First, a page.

Linked by Hadrien Grasland on Sun 27th Feb 2011 12:06 UTC
Hardware, Embedded Systems This is a situation where I need the help of you OSnews readers who are experienced with low-level development on ARM, SPARC, PowerPC, MIPS, and other hardware architectures we have on computers nowadays. The issue is that I'm currently designing the part of my hobby kernel which takes care of interrupts. Although I mostly work on x86 at the moment, I'd like to keep this code portable to other hardware architectures in the future. To do that, I have to know how interrupt handling works on as much HW architectures as possible.
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RE: General Notes
by Anachronda on Mon 28th Feb 2011 19:21 UTC in reply to "General Notes"
Anachronda
Member since:
2007-04-18

For example, if an IRQ occurs you might ask an ethernet card driver if it was responsible, and if that driver says the ethernet card was responsible for the IRQ then you wouldn't bother asking any other device drivers (to avoid unnecessary overhead).


Nope. Multiple devices can interrupt simultaneously. If you do it this way, you have to pay the interrupt overhead twice if that occurs (the first time when you stopped asking at the Ethernet driver, but the interrupt was still asserted; the second time as sson as the Ethernet driver handled its interrupt).

Reply Parent Score: 1

RE[2]: General Notes
by Brendan on Tue 1st Mar 2011 10:31 in reply to "RE: General Notes"
Brendan Member since:
2005-11-16

Hi,

"For example, if an IRQ occurs you might ask an ethernet card driver if it was responsible, and if that driver says the ethernet card was responsible for the IRQ then you wouldn't bother asking any other device drivers (to avoid unnecessary overhead).


Nope. Multiple devices can interrupt simultaneously. If you do it this way, you have to pay the interrupt overhead twice if that occurs (the first time when you stopped asking at the Ethernet driver, but the interrupt was still asserted; the second time as sson as the Ethernet driver handled its interrupt).
"

I'm used to micro-kernels, where drivers run in user-space and the IRQ overhead itself (and therefore the potential risk of a second IRQ) is nothing compared to the cost of a (potentially unnecessary) task switch.

For monolithic kernels where performance is considered far more important than protection/security; the fastest way is to trash the kernel's code with random data as soon as any IRQ occurs. It's guaranteed to be faster than waiting for any number of arbitrary drivers to trash the kernel... :-)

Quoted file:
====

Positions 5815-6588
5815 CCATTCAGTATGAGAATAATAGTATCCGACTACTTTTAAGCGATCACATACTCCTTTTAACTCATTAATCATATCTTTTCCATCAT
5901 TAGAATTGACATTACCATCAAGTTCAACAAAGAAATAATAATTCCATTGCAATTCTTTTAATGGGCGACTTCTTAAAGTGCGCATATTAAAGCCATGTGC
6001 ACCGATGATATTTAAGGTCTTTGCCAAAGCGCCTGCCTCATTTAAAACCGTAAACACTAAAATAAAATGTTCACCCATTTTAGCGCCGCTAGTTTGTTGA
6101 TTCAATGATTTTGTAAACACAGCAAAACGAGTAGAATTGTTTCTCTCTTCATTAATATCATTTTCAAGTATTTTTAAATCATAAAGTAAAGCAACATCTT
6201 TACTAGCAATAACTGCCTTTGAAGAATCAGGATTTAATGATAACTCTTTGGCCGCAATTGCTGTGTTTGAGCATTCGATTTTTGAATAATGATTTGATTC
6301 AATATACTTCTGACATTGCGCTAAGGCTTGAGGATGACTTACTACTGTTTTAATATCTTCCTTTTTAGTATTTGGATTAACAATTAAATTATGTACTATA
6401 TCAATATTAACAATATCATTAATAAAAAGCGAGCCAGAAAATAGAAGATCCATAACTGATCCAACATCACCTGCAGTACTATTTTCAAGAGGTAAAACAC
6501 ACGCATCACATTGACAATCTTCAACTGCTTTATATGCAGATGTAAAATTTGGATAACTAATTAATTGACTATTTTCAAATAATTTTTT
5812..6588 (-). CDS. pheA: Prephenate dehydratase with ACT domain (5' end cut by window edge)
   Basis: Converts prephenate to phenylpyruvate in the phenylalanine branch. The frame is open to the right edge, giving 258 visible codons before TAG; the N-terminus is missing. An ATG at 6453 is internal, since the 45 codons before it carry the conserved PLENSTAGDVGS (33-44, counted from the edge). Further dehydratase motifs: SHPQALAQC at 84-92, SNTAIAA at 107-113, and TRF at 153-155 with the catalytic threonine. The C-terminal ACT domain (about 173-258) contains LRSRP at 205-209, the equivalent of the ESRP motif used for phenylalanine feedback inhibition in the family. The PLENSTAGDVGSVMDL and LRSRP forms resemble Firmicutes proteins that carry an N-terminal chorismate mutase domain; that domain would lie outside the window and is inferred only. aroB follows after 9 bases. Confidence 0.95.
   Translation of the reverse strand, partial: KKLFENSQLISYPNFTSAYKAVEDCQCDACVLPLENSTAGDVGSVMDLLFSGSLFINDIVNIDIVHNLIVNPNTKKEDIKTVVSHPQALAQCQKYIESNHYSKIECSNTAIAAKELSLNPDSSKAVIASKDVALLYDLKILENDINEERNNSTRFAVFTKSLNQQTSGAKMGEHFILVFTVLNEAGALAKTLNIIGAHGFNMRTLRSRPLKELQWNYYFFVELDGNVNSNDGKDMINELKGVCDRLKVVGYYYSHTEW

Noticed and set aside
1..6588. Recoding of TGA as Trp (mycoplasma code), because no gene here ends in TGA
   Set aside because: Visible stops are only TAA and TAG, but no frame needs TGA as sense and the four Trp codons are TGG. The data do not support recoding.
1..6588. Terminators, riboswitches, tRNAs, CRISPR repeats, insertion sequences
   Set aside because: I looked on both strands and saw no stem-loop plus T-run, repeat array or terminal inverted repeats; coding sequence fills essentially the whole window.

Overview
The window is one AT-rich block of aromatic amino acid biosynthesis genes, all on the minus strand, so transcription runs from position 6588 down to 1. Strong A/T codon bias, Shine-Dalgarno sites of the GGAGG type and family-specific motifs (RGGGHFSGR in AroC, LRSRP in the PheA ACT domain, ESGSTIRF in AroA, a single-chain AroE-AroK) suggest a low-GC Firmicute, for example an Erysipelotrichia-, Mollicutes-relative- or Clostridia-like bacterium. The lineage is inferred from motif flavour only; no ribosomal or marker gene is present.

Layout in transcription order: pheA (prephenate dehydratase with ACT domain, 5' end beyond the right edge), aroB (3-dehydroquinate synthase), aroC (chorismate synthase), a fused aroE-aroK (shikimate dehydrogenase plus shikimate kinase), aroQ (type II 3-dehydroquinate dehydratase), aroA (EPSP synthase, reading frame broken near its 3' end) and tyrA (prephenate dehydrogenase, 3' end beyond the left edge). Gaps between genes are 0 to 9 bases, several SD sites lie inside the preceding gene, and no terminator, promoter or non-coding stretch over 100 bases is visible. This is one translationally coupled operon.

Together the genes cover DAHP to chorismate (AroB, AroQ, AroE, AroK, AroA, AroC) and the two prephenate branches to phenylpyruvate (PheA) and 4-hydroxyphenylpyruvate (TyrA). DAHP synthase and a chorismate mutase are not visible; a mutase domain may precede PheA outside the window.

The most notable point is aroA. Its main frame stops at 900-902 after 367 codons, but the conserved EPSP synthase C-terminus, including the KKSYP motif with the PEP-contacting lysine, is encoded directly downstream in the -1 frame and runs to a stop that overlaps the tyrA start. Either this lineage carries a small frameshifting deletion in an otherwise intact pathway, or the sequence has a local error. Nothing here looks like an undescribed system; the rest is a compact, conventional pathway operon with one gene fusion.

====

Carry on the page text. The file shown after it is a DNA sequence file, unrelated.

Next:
- Brendan

Reply Parent Score: 2

RE[3]: General Notes
by Anachronda on Tue 1st Mar 2011 22:52 in reply to "RE[2]: General Notes"
Anachronda Member since:
2007-04-18

I'm used to micro-kernels, where drivers run in user-space and the IRQ overhead itself (and therefore the potential risk of a second IRQ) is nothing compared to the cost of a (potentially unnecessary) task switch.


What happens if two devices request an interrupt on the same IRQ at the same time? I imagine it goes something like this:

- ISR takes interrupt, finds first driver attached to this interrupt, and sends a message to it. Interrupt is disabled until driver gets a chance to run.
- Microkernel eventually schedules driver, which processes interrupt request and re-enables interrupts from the slot.
- ISR takes interrupt from second device, which has been plaintively waving its hand the whole time, finds appropriate driver, and sense message to it. Interrupt is disabled until driver gets a chance to run.
- Microkernel eventually schedules driver, which processes interrupt request and re-enables interrupts from slot.

For monolithic kernels where performance is considered far more important than protection/security; the fastest way is to trash the kernel's code with random data as soon as any IRQ occurs. It's guaranteed to be faster than waiting for any number of arbitrary drivers to trash the kernel... :-)


Have you been looking at my code?

Reply Parent Score: 1